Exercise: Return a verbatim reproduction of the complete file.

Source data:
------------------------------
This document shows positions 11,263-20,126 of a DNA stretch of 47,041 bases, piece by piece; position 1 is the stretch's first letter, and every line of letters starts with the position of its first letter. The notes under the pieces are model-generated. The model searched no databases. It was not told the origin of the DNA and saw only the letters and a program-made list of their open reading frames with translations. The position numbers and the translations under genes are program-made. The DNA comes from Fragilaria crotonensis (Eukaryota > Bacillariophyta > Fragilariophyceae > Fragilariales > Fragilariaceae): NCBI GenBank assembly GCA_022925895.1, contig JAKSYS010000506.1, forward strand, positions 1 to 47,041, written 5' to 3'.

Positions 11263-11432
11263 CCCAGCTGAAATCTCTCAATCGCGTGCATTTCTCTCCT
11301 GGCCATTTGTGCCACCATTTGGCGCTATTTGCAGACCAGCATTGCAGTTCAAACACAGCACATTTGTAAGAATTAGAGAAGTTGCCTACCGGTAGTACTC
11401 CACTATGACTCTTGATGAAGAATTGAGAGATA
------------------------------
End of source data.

This document shows positions 11,263-20,126 of a DNA stretch of 47,041 bases, piece by piece; position 1 is the stretch's first letter, and every line of letters starts with the position of its first letter. The notes under the pieces are model-generated. The model searched no databases. It was not told the origin of the DNA and saw only the letters and a program-made list of their open reading frames with translations. The position numbers and the translations under genes are program-made. The DNA comes from Fragilaria crotonensis (Eukaryota > Bacillariophyta > Fragilariophyceae > Fragilariales > Fragilariaceae): NCBI GenBank assembly GCA_022925895.1, contig JAKSYS010000506.1, forward strand, positions 1 to 47,041, written 5' to 3'.

Positions 11263-11432
11263 CCCAGCTGAAATCTCTCAATCGCGTGCATTTCTCTCCT
11301 GGCCATTTGTGCCACCATTTGGCGCTATTTGCAGACCAGCATTGCAGTTCAAACACAGCACATTTGTAAGAATTAGAGAAGTTGCCTACCGGTAGTACTC
11401 CACTATGACTCTTGATGAAGAATTGAGAGATA